Last week, I saw a great article on the Yoga International blog. It was titled, “Yes, I Go To Yoga for a Workout.” Yes, sometimes I do too, I thought. Many yogis with a deep practice balk at the idea of a yoga workout. We put so much emphasis on the idea that yoga is more than physical exercise that we sometimes forget that physical exercise is part of yoga. We’ve even developed a sense of shame in admitting that we care about the workout.
The truth is, I love all eight of yoga’s limbs, including asana (the physical exercise). One thing that’s amazing about yoga as a lifestyle practice is that it includes physical activity. If you’re a person who can’t get enough of the spiritual connection, stress relief, and relaxation that your yoga practice provides, don’t forget that these things are easier in part because you are giving your body the care and exericise it needs.
A Recap on the Eighth Limbs of Yoga
As you probably know by now, there are eight limbs in yoga as described by the sage Pantanjali in the Yoga Sutras. The eight limbs are:
- The Yamas – moral principles
- The Niyamas – personal conduct
- Asana – the physical exercises
- Pranayama – breathing exercises
- Pratyahara – control of the senses
- Dharana – one-pointed focus or meditation
- Dhyana – devotion
- Samadhai – union with a higher power
How Yoga Workouts are Different from Gym Workouts
You probably already know the difference between gym workouts and yoga workouts, especially if you’ve been to more than a few yoga classes. If those classes are held in a gym—many are these days—you may want to try a class at a dedicated yoga studio to really get a feel for the difference. Yoga asana (the third limb) can be a great physical workout, especially if you practice styles like Iyengar, Asthanga, or “power” yoga. But yoga also works out your mind and connects you something greater than yourself, at least it does if you devote your practice to those things as well. As you become a better version of yourself, the way you treat yourself and the world may change too.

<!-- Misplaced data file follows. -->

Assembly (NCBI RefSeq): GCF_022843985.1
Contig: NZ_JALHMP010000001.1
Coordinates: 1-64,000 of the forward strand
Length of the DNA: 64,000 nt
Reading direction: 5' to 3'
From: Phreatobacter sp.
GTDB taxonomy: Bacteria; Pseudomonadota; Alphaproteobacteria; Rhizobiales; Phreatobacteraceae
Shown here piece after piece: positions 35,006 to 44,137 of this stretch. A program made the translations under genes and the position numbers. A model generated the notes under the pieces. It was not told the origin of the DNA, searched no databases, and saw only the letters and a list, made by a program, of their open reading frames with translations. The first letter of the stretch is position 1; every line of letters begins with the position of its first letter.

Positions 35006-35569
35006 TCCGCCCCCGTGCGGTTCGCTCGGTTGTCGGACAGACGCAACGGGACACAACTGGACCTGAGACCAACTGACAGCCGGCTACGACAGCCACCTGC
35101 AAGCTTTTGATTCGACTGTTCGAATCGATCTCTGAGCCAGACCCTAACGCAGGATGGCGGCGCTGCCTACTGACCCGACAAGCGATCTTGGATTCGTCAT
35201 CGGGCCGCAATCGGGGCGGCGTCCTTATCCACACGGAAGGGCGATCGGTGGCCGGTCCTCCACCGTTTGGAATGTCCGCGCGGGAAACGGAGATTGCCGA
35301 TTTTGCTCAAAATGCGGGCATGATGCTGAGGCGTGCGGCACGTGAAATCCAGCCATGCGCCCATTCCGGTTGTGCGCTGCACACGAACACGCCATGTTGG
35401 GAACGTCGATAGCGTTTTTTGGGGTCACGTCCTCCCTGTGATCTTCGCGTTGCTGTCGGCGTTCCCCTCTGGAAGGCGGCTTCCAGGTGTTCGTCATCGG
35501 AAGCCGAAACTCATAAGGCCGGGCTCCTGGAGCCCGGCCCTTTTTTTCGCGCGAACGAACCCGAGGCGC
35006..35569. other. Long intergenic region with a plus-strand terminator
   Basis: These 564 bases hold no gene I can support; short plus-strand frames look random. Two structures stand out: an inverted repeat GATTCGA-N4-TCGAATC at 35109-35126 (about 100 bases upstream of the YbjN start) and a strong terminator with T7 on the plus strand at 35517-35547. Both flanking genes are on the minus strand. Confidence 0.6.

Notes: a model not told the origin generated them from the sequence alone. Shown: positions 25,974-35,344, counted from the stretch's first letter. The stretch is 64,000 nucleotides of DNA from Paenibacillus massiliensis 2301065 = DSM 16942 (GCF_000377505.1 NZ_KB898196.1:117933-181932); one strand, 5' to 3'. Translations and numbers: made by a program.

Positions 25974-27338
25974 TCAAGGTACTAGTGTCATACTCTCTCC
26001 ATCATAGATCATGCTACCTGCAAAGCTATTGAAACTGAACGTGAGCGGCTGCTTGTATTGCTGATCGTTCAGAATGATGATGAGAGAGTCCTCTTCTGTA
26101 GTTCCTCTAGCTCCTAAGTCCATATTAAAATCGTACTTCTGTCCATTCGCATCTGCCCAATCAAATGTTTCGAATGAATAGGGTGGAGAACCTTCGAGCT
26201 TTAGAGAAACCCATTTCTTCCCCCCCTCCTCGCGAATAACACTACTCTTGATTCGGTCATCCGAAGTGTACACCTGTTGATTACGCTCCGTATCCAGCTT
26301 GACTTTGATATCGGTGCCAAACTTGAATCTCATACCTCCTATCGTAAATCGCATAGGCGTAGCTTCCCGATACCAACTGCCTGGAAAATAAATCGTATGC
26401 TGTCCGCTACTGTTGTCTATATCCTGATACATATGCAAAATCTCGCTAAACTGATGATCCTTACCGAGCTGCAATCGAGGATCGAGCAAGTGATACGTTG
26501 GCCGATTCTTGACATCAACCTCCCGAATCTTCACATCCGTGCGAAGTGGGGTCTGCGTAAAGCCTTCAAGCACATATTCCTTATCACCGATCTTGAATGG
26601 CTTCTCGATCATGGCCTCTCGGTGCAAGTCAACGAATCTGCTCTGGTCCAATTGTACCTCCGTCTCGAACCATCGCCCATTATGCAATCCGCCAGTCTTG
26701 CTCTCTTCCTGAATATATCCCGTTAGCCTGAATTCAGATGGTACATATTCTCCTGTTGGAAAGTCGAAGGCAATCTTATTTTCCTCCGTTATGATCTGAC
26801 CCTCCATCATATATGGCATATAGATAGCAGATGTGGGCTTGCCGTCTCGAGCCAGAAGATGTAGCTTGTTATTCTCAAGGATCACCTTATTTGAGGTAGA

Here a few things you’ll probably experience in a yoga class that you won’t experience in a gym workout:
- If you’re practicing with a teacher, the teacher may read from an inspirational text or give a brief dharma talk at the beginning of class. The dharma talk is a simple teaching and often fits with an overall theme the instructor has planned.
- You’ll spend some time resting, both during class (in child’s pose) and at the end (in sweet savasana).
- You may chant a mantra, such as “om” (the “universal sound”)
- There may be candles or incense burning while you do your yoga workout (though, these day, studios opt for LED candles or only burn incense in between classes).
- You’ll prepare your body for mediation. Even if you don’t actually spend time meditating at the end of class, the purpose of yoga asana is to make sitting in meditation easier. As strange as this may sound at first, connecting with a higher power is much easier when your body is fit and your mind is clear.
Yes, some days your only goal for going to class will be to get that yoga workout, and there’s nothing wrong with that. But there’s so much more, and many yogis who think they’re only interested in the physical postures find the “more” eventually. Yoga can be a workout for your mind and spirit as well as your body.